Mad in Ireland is a global affiliate of Mad in America
We are a collective of people from a broad range of perspectives including: psychiatric survivors, peers, artists, farmers with experience of mental health challenges, academics, social care and mental health practitioners to name but a few. We have a common purpose with many similarities in our vision for what the new evolving paradigm in the mental health field in Ireland can become. Although focusing on the Island of Ireland, our vision is in keeping with a global movement for change in mental health; supported by international policy, good evidence based practice, human rights, inclusion, sustainable development, grass roots community best practices and the Convention on the Rights of People with Disability.
Our contention is that generally the mainstream media and mental health services speak and act to what has now been deemed an outdated diagnostically-based paradigm in mental health. We aim to offer a platform for dialogue, networking, sharing, collaboration, and acting to the new paradigm within an Irish context.
We are inclusive of perspectives that challenge the traditional and reimagine a new paradigm. Contributions to our media output will endeavour to fit with established guidelines that speak to the new paradigm. Once established, we will encourage this collective to grow as a media outlet for the otherwise frequently voiceless perspectives not often heard.
Why now, why Mad in Ireland?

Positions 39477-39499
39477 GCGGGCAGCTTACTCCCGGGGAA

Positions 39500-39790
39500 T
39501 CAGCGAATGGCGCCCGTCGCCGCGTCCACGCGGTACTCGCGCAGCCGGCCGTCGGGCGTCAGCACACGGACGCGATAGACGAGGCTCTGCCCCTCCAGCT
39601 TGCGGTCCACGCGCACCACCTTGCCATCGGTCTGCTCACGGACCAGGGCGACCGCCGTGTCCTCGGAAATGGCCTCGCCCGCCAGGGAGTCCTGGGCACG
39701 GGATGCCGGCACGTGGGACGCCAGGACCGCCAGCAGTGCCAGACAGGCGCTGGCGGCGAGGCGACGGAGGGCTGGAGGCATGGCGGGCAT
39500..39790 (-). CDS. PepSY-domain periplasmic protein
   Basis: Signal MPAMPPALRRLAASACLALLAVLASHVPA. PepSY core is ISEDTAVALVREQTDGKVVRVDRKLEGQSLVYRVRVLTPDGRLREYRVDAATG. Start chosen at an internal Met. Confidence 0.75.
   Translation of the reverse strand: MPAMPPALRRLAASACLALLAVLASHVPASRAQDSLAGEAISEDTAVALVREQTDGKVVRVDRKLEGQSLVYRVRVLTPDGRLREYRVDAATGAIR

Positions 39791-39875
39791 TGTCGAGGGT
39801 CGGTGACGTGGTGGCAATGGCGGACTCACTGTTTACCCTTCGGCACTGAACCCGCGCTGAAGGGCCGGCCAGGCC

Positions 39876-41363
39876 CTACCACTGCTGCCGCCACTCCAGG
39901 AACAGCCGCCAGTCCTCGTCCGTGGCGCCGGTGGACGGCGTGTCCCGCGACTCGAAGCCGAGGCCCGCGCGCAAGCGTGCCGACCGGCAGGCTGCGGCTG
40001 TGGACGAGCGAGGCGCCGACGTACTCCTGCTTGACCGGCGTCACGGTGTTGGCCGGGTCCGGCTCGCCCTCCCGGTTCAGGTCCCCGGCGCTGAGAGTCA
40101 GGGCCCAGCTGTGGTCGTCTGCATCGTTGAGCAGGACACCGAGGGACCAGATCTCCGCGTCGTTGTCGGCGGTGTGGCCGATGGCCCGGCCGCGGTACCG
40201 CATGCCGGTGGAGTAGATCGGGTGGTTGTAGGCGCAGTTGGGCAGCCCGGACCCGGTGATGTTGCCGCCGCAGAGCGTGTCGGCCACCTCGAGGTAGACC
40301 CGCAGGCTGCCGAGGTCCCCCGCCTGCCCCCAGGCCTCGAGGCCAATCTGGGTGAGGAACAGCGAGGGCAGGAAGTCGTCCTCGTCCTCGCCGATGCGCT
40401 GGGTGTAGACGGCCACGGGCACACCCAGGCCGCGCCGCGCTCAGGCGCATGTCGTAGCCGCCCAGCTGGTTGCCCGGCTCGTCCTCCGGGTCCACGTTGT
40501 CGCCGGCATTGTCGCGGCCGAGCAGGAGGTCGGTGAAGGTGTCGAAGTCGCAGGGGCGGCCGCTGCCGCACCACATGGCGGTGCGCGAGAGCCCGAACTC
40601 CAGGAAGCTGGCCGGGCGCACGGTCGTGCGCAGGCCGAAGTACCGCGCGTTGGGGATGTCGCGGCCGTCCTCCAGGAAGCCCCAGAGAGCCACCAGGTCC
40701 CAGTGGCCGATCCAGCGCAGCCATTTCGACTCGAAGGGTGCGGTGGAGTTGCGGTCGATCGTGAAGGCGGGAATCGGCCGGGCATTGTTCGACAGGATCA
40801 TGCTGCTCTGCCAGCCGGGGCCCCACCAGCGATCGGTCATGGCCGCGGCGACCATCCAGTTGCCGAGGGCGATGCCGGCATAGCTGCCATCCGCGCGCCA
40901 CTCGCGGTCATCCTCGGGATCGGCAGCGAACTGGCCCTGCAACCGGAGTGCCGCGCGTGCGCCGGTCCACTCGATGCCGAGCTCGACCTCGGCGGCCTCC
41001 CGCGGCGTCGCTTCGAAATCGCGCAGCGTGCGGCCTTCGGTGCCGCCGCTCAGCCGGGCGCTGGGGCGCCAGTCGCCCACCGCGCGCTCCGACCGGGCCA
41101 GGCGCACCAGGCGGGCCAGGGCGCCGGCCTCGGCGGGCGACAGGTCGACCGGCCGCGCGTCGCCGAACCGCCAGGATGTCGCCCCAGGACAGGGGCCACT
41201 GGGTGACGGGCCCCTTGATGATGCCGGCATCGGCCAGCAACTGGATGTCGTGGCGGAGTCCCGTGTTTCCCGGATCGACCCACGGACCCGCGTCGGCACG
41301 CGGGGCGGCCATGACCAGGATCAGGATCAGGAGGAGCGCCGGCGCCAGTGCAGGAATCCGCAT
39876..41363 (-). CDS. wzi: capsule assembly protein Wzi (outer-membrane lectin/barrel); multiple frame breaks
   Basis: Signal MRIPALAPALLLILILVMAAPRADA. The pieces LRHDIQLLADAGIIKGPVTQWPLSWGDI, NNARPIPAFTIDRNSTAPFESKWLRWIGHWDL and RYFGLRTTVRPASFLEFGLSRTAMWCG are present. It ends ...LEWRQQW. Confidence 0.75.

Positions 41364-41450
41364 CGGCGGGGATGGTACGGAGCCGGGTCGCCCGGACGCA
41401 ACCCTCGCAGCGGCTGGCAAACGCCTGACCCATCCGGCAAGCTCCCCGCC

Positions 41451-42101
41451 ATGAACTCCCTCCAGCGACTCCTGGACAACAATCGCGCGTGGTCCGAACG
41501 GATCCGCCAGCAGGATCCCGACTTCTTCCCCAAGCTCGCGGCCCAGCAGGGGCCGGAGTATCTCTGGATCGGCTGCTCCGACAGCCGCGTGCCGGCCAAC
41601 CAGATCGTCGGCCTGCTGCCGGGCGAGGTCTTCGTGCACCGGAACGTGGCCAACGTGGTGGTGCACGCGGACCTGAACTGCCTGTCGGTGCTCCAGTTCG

Sometimes it is difficult to notice the little ripples, to see subtle changes, to experience how or if the ripples are making waves and the tide is turning, as we believe it needs to. On one hand we have seen the appropriation of good practices into the discourse of mainstream traditional psychiatric practice and in the process the loss of authentic application of those practices. On the other hand, there have been many ripples, many alternative approaches emerging in Ireland that hold their own as part of the new paradigm. Examples include: the critical voices network; peer run community organisations; social farming; hearing voices network; community based participatory recovery education; arts based community empowerment projects; culturally specific advocacy projects; grass roots support hubs; dialogical spaces in therapy and community; holistic opportunities; and the recognition of ‘expertise by experience’ as a determining factor in advancing the new paradigm. We are looking at things differently and consequently the things we are looking at are changing.